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6 Canadian banks manipulated an interest rate benchmark, U.S. lawsuit alleges

Last Updated Jan 15, 2018 at 7:40 pm EDT

People walk in Toronto's financial district in Toronto, on Oct. 29, 2012. A class-action lawsuit filed in a U.S. court alleges six Canadian banks and several others conspired to increase the profitability of their derivatives trading business by manipulating an interest rate benchmark for about seven years. THE CANADIAN PRESS/Nathan Denette

WHITE PLANES, N.Y. – A class-action lawsuit filed in a U.S. court alleges six Canadian banks and three others conspired to increase the profitability of their derivatives trading business by manipulating an interest rate benchmark for about seven years.

The Fire & Police Pension Association of Colorado filed the claim against BMO, Bank of Nova Scotia, CIBC, National Bank of Canada, Royal Bank of Canada, TD and three others at the United States District Court for the Southern District of New York on Friday.

The claim alleges the banks manipulated the Canadian dealer offered rate — which reflects what rate contributors are willing to lend to corporate clients using an instrument called a bankers’ acceptance — from at least Aug. 9, 2007, to June 30, 2014.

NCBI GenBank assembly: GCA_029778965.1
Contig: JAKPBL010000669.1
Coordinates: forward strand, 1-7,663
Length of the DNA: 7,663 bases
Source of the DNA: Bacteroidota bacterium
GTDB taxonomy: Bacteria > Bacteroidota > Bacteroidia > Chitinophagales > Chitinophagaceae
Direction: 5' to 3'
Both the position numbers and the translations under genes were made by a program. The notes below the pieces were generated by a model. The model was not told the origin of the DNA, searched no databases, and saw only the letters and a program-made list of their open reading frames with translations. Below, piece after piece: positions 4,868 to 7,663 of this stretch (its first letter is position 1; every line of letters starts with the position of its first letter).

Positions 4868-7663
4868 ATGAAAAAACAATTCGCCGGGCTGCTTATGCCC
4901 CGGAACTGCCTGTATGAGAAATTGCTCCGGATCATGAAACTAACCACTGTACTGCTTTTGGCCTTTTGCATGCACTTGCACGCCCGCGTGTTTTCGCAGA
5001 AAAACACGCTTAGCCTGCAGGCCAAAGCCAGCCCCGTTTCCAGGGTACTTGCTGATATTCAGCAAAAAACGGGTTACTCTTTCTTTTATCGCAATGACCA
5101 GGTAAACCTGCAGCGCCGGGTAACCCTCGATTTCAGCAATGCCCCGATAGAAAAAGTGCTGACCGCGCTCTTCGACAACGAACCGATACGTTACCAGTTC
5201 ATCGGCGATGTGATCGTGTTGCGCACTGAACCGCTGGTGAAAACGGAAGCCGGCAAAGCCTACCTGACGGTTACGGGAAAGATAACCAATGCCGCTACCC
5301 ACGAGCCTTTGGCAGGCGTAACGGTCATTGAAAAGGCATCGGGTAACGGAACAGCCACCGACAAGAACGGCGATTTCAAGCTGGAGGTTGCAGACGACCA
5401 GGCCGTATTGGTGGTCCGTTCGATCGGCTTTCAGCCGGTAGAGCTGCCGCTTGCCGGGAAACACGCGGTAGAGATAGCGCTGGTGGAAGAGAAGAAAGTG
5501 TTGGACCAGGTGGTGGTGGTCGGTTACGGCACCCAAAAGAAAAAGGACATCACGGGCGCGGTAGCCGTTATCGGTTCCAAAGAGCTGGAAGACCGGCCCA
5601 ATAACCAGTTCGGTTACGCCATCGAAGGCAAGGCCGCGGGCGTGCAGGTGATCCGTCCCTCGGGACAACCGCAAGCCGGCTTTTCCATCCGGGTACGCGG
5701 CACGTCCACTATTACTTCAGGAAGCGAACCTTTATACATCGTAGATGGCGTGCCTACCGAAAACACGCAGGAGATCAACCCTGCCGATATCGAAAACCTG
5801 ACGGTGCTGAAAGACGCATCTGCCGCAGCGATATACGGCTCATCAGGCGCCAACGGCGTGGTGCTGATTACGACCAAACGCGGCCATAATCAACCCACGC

The claim alleges the banks suppressed the rate by making artificially lower interest rate submissions to Thomson Reuters, which calculates the CDOR daily.

The court filing also says that suppression increased their profits from CDOR-based derivative positions.

Scotiabank, RBC, National Bank of Canada and CIBC declined to comment, and none of the remaining big six banks immediately responded to a request for comment. None of the allegations have been proven in court.

The Investment Industry Regulatory Organization of Canada reviewed existing practices for the CDOR in 2012-13, and in 2014, the Office of the Superintendent of Financial Institutions announced it would supervise the CDOR submission processes.